Gabriel Voisin
Name: Gabriel Voisin
Occupation: Entrepreneur
Gender: Male
Birth Day: February 5, 1880
Death Date: Dec 25, 1973 (age 93)
Age: Aged 93
Country: France
Zodiac Sign: Aquarius

Social Accounts

Gabriel Voisin

Gabriel Voisin was born on February 5, 1880 in France (93 years old). Gabriel Voisin is an Entrepreneur, zodiac sign: Aquarius. Nationality: France. Approx. Net Worth: Undisclosed.


His aircraft was first flown by Henry Farman on January 13, 1908.

Net Worth 2020

Find out more about Gabriel Voisin net worth here.

Does Gabriel Voisin Dead or Alive?

As per our current Database, Gabriel Voisin died on Dec 25, 1973 (age 93).


Height Weight Hair Colour Eye Colour Blood Type Tattoo(s)

Before Fame

He began to design and produce luxury automobiles after World War I.


Biography Timeline


Gabriel Voisin was born on February 5, 1880 at Belleville-sur-Saône, France, and his brother Charles Voisin, two years younger than him, was his main childhood companion. When his father abandoned the family his mother, Amélie, took her sons to Neuville-sur-Saône, where they settled near her father's factory.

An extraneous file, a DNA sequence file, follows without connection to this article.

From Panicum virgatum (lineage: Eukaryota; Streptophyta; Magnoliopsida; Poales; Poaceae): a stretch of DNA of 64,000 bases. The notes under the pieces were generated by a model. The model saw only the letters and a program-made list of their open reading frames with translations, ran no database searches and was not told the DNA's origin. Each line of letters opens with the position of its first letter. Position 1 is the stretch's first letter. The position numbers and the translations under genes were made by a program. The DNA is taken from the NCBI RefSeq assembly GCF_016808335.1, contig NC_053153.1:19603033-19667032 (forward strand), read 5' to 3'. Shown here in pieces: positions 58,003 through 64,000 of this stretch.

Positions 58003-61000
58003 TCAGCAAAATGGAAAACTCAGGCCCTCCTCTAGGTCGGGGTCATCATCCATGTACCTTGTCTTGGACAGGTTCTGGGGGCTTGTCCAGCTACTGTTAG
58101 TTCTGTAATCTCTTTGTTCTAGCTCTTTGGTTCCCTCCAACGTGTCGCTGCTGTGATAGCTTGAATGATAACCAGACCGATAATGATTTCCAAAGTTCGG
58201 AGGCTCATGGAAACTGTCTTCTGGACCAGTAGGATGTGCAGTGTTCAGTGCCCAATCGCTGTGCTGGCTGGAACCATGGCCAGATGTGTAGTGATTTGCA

After completing his studies at the Ecole des Beaux Arts de Lyon in 1899, he joined an architectural firm in Paris. While in Paris he saw the Clément Ader Avion III, which was displayed at the Paris International Exposition of 1900. This awakened an interest in the problems of powered flight. After nine months of military service, in February 1904, he attended a lecture given by Captain Ferdinand Ferber, one of the leading figures in French aviation circles at the time. After the lecture Voisin approached Ferber and was given an introduction to Ernest Archdeacon, the leading promoter and financial supporter of early French aviation, and Archdeacon hired him to test fly the Wright-type glider that he had had built. The tests took place at Berck-sur-Mer in April 1904, and some short flights of around 20 m (66 ft) were achieved. Archdeacon then commissioned Voisin to build another glider of similar design, but differing in having a fixed horizontal stabiliser behind the wings, in addition to its front-mounted elevator. This was tested at Issy-les-Moulineaux on 26 March 1905 by towing it into the air using Archdeacon's automobile. Fortunately, the test was unmanned, the pilot's place being taken by 50 kg (110 lb) of ballast, since the aircraft suffered a structural failure and crashed. It was not rebuilt.